Appreciating DEW

Media Excellence Awards
Trinidad and Tobago Publishers and Broadcaster’s Association
Acceptance speech given on behalf of the family of the late Dunstan E Williams on Friday November 13, 2009. Illustration of the author by Dunstan E Williams.

The very last question I asked about this event would probably have been the first for Dunstan E Williams. I asked how long I would have to speak on his behalf. He would have asked whether he had to be here at all.
That Dunstan, who was less formally and more popularly known by his pen name, DEW was shy is an understatement. This was an artist who after decades of drawing daily in a newspaper always seemed genuinely surprised and pleasantly amused by the attention that was paid to his work.
I was, by the way, told that I had around five minutes, which is probably four and a half minutes longer than Dunstan would have been up here. If you were really lucky, he would have walked up, smiled and said thanks.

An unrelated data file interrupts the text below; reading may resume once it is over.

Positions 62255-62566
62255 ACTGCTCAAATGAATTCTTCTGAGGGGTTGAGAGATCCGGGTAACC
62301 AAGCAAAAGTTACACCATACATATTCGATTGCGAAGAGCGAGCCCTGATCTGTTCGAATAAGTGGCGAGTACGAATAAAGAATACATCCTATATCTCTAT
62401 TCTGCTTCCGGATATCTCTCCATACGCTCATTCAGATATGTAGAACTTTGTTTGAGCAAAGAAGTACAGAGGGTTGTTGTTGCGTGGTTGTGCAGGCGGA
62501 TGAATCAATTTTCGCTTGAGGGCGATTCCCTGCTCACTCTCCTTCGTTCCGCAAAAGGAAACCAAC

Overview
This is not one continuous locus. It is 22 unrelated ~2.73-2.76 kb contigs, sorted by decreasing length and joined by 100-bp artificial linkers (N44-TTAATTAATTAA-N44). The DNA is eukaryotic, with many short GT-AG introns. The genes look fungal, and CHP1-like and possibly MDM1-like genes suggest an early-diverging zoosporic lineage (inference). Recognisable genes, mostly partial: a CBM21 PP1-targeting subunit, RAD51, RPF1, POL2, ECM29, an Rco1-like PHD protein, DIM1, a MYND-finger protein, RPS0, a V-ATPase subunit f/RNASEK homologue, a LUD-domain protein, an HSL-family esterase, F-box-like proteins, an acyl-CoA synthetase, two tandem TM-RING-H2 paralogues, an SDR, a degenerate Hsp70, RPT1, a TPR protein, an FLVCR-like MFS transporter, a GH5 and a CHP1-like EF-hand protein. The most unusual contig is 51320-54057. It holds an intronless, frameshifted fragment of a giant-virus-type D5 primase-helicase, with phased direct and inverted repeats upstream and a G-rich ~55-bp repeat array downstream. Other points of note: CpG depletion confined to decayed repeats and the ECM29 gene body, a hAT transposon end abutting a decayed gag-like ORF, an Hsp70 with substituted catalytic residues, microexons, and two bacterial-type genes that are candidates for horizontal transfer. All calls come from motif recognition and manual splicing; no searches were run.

I am mindful that today, there is a generation of young journalists populating the newsrooms of media companies who have no idea who Dunstan E Williams is.
They have never seen the bold ink lines of his artwork, so robust and definite that they resisted the considerable variations of the printing presses of the past.
They have never seen his signature, that solid rectangle of black with his initials reversed to paper white at the bottom of a cartoon so funny and yet so compellingly real that it leaves you breathless with laughter.

Dunstan Williams was born in Point Fortin, the youngest in a family of two boys and three girls. In a family known for its reserve, Dunstan was considered quiet.
He appears to have taken his career cue from his mother, Octavia, who drew constantly and added her own art to dresses, something unheard of at the time.
Some of you may be young enough to have only a vague memory of an evening paper or the cartoons of the artist we honour today.
As is the way of the world, other cartoonists draw for the newspapers today, some of them, like Keithos and Calpu began their careers early enough that there is significant overlap with DEW’s remarkable run.

These are all good artists, but as a child, I grew up learning just how funny, humane and remarkable the people of this country are through the cartoons of DEW. That’s a singular achievement, registered a panel at a time.